Artists needed to raise awareness on human trafficking in Nevada County
Sign up for Good Women International’s Poster contest to raise awareness on human trafficking and provide contact information for victims. Register and download the contest guidelines and release form at http://www.goodwomen.org/projects.
Concerned about the atrocities of human trafficking, a small group of Nevada County women founded the nonprofit “Good Women International” in 2013.
They were disturbed by the fact that the pervasive criminal practice has destroyed the lives of countless women, men and children — and, sadly, no town, state or country is spared.
According to the United Nations Children’s Fund, the United States is a “source and transit country,” considered to be one of the top destinations for victims of child trafficking and exploitation. Cases have been reported in all 50 states and anyone can be trafficked “regardless of race, class, education, gender, age, or citizenship when forcefully coerced or enticed by false promises.” Due to its proximity to Canada and Mexico, California is among the top five trafficking states in the country.
In the summer of 2014 — thanks to a citizen who reported “something out of the ordinary” — two people were arrested for sex trafficking in Nevada and Placer counties. A case so close to home seemed to underscore the fact that sex trafficking and slave labor is very often hidden from the public eye.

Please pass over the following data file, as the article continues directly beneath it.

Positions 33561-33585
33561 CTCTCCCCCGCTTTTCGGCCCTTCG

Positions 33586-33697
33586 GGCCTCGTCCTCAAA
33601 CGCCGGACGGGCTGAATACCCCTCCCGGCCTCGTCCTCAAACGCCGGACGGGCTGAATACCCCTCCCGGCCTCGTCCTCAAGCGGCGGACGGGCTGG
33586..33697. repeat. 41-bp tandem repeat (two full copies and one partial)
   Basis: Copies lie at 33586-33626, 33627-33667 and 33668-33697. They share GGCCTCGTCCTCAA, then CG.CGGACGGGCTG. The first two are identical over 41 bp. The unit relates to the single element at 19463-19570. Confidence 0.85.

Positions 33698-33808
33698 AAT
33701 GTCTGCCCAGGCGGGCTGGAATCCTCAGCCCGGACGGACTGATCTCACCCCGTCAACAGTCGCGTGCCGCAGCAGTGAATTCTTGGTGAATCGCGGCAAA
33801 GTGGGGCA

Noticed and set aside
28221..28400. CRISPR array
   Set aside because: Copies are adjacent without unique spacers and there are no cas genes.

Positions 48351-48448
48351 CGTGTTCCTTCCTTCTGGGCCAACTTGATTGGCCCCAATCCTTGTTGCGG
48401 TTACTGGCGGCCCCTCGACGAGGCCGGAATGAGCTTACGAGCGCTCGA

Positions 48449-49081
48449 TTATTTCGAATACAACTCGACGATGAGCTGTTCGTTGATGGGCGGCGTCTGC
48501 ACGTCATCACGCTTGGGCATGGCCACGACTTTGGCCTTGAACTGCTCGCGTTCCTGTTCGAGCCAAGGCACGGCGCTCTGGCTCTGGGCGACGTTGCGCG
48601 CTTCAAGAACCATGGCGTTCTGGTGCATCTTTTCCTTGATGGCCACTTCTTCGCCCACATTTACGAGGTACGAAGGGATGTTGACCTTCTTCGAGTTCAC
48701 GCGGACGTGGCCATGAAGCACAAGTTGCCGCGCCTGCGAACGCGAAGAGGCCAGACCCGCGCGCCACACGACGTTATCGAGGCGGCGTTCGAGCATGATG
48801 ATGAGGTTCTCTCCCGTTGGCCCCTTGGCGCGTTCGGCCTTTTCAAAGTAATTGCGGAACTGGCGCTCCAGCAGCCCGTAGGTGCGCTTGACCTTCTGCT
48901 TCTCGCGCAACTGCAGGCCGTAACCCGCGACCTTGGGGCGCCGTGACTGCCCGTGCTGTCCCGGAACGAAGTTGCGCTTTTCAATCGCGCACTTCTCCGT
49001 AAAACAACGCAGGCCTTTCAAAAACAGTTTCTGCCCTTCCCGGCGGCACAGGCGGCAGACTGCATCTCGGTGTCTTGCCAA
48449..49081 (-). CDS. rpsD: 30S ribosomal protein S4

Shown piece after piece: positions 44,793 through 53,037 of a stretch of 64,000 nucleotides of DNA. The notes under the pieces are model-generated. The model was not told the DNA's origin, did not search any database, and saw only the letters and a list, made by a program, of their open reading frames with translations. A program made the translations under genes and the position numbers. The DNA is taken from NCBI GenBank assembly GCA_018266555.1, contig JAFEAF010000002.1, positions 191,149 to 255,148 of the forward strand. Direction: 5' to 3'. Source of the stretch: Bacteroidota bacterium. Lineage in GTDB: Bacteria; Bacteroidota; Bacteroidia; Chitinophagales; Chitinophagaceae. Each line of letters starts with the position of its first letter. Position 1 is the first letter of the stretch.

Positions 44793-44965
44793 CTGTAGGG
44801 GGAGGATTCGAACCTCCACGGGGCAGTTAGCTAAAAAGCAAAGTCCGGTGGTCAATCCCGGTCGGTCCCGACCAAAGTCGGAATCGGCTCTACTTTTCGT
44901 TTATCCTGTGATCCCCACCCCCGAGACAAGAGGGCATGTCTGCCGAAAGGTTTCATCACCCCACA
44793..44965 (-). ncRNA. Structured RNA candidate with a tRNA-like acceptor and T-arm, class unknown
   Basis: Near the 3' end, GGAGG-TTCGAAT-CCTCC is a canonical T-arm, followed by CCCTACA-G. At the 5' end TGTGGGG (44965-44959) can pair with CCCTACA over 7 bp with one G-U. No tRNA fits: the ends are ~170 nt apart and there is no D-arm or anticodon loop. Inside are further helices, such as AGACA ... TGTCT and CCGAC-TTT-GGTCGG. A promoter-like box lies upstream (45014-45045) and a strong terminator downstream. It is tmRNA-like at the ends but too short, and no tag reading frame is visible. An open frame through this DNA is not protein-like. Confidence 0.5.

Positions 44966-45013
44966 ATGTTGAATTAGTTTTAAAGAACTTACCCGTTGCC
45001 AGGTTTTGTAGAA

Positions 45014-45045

As a result, Good Women International is launching a human trafficking prevention poster campaign, designed to inform the public and save lives. The nonprofit is putting a call out to all Nevada County artists and graphic designers to enter their best ideas and designs.
In 2012, the state of California passed a civil code requiring certain businesses to display a poster to inform about human trafficking and provide contact information for reporting a possible trafficking incident. When enforced, this law has proven to raise awareness and help law enforcement save enslaved individuals, said Joanna Britt, founder of Good Women International. But the problem has been follow through and enforcement.
“This new law is overseen by so many entities that it can get swept under the rug if people aren’t making noise about it,” said Britt. “Locally, we want to start with businesses that are mandated to post the notice. Although this law has been in effect for three years, there is relatively little compliance. This is primarily due to the clog in the government entities that must oversee these postings, which are already over burdened with management of existing laws.”
While notices tend to be posted in airports and some bus stations, a majority of the mandated businesses remain unnoticed for not posting, despite the stiff penalty of $500 for the first offense and $1,000 thereafter.
Mandated businesses include public premises serving alcohol; adult or sexually oriented businesses; primary airports; light rail stations; bus stations; truck stops; emergency rooms with general acute care hospitals; urgent care centers; farm labor contractors; privately operated job recruitment centers; roadside rest areas and establishments that offer massage or bodywork services.